Jon Griffith | Too many passwords!

Too many passwords!

Too many passwords!

One of the most annoying aspects of personal computing is the number of passwords that you have to have to do what you need to do. Every site has a logon procedure and every site’s password policy is different.

In recent years, password policies have become more stringent, offering you no choice but to create what is referred to as “strong” password policies. These policies usually require you to include at least one number or symbol and at least one capitalized letter, along with a minimum length.

So you think to yourself, “no problem, I’ll just use the same strong password at every institution i login to.”

Sure, that’s a great idea, if you don’t want to forget one password. But let’s look at that for a second. Imagine that you decided you’d like to have a spare key for your car located somewhere in every parking lot of every business you frequent so you would never be locked out of your car. Sure, it’s unrealistic, but for illustration purposes, humor me. Would you feel comfortable spreading your key all over the internet so others can use it?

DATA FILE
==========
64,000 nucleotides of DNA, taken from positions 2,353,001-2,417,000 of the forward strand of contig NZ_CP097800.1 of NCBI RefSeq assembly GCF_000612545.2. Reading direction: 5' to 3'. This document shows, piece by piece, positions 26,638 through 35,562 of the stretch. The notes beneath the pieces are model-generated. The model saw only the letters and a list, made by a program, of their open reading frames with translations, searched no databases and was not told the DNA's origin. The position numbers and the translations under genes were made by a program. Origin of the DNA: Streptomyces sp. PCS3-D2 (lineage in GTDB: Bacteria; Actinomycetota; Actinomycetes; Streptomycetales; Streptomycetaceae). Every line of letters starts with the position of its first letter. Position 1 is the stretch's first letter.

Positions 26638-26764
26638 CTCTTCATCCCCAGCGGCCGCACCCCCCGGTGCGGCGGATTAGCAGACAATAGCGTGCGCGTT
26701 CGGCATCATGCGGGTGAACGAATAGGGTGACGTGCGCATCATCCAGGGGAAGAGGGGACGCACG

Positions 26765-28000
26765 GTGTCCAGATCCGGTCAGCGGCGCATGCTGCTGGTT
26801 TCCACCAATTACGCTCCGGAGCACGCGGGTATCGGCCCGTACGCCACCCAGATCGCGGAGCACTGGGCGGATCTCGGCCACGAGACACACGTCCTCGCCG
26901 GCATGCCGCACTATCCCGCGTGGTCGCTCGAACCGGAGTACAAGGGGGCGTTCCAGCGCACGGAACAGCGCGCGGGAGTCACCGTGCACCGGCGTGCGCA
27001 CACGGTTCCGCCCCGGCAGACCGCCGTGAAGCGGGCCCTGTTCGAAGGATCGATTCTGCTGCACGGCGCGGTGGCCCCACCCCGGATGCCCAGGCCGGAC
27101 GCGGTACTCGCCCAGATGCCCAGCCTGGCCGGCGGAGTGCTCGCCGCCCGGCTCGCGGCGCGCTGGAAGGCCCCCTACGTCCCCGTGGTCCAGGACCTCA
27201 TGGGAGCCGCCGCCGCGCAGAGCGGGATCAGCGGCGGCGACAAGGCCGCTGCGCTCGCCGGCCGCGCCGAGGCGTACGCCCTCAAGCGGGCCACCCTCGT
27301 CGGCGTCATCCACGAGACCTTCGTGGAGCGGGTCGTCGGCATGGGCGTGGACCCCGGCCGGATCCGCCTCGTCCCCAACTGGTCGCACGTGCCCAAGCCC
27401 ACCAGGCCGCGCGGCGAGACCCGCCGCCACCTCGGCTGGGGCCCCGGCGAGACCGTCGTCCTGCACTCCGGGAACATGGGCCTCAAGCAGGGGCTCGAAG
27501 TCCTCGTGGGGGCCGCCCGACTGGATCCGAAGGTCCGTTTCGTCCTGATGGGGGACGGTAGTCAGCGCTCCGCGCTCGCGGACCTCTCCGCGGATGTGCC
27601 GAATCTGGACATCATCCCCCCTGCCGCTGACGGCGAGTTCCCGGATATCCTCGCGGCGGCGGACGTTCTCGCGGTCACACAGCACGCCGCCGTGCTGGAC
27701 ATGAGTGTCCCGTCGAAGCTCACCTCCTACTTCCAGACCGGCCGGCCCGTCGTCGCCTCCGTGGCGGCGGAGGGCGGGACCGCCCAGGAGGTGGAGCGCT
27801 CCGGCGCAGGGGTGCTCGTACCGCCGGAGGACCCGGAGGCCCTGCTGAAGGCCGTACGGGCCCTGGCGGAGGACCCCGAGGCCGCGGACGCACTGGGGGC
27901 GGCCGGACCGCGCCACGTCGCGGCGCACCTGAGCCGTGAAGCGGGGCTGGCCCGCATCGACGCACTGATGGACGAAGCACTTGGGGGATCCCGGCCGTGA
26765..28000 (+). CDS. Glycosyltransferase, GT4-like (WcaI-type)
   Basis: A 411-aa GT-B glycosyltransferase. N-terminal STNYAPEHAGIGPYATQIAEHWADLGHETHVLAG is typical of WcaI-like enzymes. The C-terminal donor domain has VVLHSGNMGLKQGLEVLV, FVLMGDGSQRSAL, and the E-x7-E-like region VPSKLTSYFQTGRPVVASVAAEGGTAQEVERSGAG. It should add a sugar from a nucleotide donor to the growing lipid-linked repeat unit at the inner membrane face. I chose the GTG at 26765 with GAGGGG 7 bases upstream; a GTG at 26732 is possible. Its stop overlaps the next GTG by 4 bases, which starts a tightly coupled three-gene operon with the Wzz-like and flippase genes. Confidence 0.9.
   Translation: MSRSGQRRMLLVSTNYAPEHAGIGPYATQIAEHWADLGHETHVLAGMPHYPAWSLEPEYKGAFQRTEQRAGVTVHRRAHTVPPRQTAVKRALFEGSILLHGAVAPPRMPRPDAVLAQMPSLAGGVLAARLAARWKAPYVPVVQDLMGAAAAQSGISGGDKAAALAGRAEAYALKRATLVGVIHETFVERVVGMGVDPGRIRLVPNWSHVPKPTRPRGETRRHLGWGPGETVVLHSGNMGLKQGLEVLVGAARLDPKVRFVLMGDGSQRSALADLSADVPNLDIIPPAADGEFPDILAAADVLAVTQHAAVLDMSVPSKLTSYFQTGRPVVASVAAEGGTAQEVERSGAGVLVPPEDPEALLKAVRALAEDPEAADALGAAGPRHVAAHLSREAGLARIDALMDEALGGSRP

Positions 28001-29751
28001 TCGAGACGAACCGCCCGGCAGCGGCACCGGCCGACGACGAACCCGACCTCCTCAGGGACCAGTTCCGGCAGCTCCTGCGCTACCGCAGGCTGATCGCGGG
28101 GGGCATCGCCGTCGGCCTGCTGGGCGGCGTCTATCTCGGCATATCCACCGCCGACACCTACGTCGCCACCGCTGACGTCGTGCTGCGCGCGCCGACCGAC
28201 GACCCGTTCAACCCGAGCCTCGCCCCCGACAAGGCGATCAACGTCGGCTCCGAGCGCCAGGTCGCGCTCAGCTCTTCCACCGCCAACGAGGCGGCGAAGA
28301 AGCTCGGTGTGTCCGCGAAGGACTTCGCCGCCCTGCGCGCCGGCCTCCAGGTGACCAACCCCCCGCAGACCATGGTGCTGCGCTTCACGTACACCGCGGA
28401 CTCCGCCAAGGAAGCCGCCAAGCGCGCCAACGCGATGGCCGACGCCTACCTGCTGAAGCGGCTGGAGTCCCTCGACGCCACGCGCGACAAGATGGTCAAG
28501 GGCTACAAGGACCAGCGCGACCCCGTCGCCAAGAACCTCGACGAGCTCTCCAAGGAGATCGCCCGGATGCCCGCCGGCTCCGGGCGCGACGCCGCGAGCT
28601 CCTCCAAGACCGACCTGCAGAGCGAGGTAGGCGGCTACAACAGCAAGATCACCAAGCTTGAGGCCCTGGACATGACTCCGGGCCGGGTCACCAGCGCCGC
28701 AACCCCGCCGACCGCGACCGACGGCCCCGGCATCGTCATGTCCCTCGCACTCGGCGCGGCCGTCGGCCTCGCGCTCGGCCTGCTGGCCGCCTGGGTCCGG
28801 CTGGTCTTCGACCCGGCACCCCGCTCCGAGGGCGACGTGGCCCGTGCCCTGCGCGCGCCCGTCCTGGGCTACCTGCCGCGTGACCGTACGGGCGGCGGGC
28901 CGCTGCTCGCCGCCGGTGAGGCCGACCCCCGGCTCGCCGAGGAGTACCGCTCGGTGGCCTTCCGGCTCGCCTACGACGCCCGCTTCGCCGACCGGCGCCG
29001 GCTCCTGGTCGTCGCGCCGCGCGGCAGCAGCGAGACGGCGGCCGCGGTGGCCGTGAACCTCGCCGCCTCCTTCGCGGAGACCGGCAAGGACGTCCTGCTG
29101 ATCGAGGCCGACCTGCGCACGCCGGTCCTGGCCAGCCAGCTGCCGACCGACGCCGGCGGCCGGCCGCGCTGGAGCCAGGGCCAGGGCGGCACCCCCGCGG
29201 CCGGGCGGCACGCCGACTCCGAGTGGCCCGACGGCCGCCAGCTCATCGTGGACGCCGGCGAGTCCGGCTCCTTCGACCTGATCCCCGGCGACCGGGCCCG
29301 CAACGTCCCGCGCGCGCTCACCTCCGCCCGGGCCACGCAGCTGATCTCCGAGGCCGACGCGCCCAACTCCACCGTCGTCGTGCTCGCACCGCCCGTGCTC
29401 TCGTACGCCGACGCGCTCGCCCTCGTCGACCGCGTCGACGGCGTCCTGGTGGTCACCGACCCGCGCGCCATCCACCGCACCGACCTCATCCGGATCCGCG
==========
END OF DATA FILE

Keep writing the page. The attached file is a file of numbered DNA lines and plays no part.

Don’t be fooled. Not all website have the same standards and practices that financial institutions have and you may be signing up on a website where the administrator of the database has full access to the passwords once you’ve recorded them.

“so are you saying I need to have different passwords for all of my sites?”

Well, in a word, yes. “But I can’t remember that many passwords,” you say. Don’t worry, not many people can. The key to remembering your passwords is to develop a system by which you create your passwords. Besides, sometimes you don’t have a choice because they require you to change your password on a regular basis.

What would be a good system? Take a look at some of the passwords below:

stoneage – very weak

Stoneage – stronger

Stoneage1 – getting better

$t0ne@ge – strong!

Now, to make sure you don’t forget your password when you have to change it, just add a 01 to the end:


When you need to change it, increment the number at the end.


If you develop a system by which you create your passwords and learn that system, you’ll always be able to generate the correct password just by reviewing your system in your head.

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